Do not let Gretchen Whitmer become the next Rabin
On Nov. 4, we will commemorate the 25th anniversary of the tragic assassination of Israeli Prime Minister Yitzhak Rabin. Rabin’s transformation from hard-nosed military leader to peacemaking premier culminated first in the Oslo Peace Accords — and then in his own demise.
That the historic effort to end the conflict between Israeli Jews and Palestinians polarized Israeli society is not surprising; peace is hardly ever made by unanimous consent. What remains disturbing is that Rabin’s assassin — an Israeli ultranationalist — sought to resolve his political dispute with the government by ending the life of the prime minister.
Some believe the State of Israel never recovered from this unspeakable breach of its democratic order, and that the political violence of 1995 remains coded in Israel’s political DNA. If any testament exists to support this theory, it is that Benjamin Netanyahu, the leader of the parliamentary opposition at the time, is now the state’s longest-serving prime minister.
Many Israelis blame Netanyahu for his role a quarter-century ago in inciting extremists in his Likud party against Rabin. They point to Netanyahu accusing the sitting prime minister of treason, speaking at rallies in which right-wing activists carried effigies of Rabin dressed in Nazi uniform, chanting “by blood and fire, we will expel Rabin,” and speaking Evita-like from a balcony to a massive anti-Oslo rally in Jerusalem beneath a banner reading “Death to Arafat.”
Of course, Netanyahu has always condemned Rabin’s murder and maintained ignorance of the most extreme rhetoric of his supporters in 1995. But Netanyahu was made aware of credible threats to Rabin’s life on several occasions, yet still refused to modulate his rhetoric or call for calm among his supporters.
The lesson of Rabin’s assassination is in the responsibility of political leaders to shape public discourse in a manner that can advance their political goals without delegitimizing their opponents or harming democracy. Unfortunately, this lesson remains as relevant today as it was in 1995.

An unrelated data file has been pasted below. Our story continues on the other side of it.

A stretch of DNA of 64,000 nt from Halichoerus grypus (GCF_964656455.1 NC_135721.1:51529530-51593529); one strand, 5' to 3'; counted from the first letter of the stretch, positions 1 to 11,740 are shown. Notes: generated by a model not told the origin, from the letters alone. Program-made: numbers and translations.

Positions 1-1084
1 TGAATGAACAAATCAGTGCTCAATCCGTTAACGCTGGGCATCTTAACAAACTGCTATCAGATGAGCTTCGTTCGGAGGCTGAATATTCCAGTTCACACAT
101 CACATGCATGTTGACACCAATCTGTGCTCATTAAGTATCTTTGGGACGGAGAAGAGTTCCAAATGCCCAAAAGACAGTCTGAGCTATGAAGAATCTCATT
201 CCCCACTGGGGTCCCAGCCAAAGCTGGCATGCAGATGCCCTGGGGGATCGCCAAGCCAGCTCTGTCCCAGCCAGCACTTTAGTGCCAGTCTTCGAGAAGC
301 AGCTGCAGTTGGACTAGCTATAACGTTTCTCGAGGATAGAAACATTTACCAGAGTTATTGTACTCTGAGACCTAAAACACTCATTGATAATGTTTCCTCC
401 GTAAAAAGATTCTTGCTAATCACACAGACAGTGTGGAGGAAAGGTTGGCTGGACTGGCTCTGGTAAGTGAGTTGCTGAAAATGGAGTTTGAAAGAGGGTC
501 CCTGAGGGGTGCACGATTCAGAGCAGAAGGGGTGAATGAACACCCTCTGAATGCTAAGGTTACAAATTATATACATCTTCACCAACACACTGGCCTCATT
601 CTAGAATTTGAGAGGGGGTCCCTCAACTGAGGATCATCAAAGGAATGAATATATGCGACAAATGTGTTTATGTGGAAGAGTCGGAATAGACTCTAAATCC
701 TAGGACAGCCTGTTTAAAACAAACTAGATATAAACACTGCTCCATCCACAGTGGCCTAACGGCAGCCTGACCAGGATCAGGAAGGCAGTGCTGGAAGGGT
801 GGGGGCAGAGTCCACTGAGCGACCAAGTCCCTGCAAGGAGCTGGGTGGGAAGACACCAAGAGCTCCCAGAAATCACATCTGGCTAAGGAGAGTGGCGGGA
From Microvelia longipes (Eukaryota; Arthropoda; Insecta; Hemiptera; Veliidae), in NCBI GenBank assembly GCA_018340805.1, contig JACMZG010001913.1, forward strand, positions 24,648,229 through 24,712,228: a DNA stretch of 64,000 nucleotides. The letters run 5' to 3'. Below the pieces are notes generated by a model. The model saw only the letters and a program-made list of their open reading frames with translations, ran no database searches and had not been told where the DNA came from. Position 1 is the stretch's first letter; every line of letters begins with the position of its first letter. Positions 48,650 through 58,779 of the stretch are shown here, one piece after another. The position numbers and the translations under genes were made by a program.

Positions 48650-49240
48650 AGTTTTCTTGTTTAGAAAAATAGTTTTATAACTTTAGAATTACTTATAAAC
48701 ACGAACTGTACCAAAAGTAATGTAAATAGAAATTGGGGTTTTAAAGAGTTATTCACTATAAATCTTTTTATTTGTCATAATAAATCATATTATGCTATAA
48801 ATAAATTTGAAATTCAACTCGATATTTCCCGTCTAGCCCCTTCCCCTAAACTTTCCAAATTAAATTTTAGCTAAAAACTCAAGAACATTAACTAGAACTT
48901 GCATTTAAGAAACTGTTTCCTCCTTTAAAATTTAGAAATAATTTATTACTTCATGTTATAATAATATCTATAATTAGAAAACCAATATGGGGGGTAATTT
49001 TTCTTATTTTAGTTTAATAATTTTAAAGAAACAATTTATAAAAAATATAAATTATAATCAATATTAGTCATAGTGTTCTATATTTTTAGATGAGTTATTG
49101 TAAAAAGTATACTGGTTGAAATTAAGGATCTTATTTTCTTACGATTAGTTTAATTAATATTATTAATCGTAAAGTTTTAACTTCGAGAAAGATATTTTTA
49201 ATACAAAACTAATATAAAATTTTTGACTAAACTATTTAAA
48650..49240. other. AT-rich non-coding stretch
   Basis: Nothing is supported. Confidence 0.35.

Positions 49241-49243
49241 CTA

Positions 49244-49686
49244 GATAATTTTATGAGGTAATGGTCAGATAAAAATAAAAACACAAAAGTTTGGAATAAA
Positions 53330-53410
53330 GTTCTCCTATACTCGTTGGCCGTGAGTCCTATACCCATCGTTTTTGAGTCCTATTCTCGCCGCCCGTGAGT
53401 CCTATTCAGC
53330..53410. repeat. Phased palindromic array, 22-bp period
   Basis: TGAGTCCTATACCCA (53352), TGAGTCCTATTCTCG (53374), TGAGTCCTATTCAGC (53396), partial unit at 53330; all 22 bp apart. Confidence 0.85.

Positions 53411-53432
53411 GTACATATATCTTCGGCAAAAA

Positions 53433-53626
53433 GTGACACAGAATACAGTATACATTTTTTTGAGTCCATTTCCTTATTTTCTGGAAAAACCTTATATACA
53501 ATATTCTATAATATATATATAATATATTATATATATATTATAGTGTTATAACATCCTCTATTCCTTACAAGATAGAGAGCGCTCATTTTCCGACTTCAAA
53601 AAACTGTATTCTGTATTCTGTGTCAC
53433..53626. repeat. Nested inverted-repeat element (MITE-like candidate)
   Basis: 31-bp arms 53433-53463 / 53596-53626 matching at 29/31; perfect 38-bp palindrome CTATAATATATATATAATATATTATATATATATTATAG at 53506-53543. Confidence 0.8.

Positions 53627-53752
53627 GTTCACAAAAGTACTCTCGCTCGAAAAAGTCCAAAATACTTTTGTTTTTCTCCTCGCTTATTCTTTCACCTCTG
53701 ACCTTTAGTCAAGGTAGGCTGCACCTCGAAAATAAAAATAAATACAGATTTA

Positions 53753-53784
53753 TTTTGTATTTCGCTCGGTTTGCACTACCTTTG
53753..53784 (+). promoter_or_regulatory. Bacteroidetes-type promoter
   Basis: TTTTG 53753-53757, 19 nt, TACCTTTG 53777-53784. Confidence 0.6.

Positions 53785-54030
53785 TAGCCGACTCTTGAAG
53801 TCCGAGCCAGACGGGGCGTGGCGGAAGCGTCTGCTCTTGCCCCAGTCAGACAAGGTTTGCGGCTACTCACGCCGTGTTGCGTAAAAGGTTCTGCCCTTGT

Rabin’s murder was all I could think of on Friday when I heard about the foiled plot of a domestic terrorist gang to overthrow Michigan’s government, storm our state capitol, and abduct and assassinate our governor, Gretchen Whitmer. The revelation of this plot illustrates a growing phenomenon in Michigan and across the country whereby extremists have given up on resolving political disputes at the ballot box, turning instead to extra-democratic, violent means.
As with Rabin’s assassination, the plot against Whitmer, a Democrat duly elected in 2018, is the natural consequence of months of incendiary rhetoric emanating from the right-wing in Michigan. Since the COVID-19 pandemic began, Republicans in Michigan opposed to Whitmer’s measures to contain the virus have used their platforms to draw battle lines against her and her Democratic Party so stark and existential, that for many listening, the only answer was blood.
Much ink has been spilled on the role of the President of the United States in inciting this type of violence; Trump’s calls to “LIBERATE MICHIGAN!,” or to tell white supremacist groups like the Proud Boys to “stand back and stand by,” and his continued racist, anti-Semitic, and conspiratorial rhetoric have certainly compounded a volatile political atmosphere.
— Donald J. Trump (@realDonaldTrump) April 17, 2020
But looking closer to home illuminates an entire raft of less-obvious accomplices to the Whitmer plot.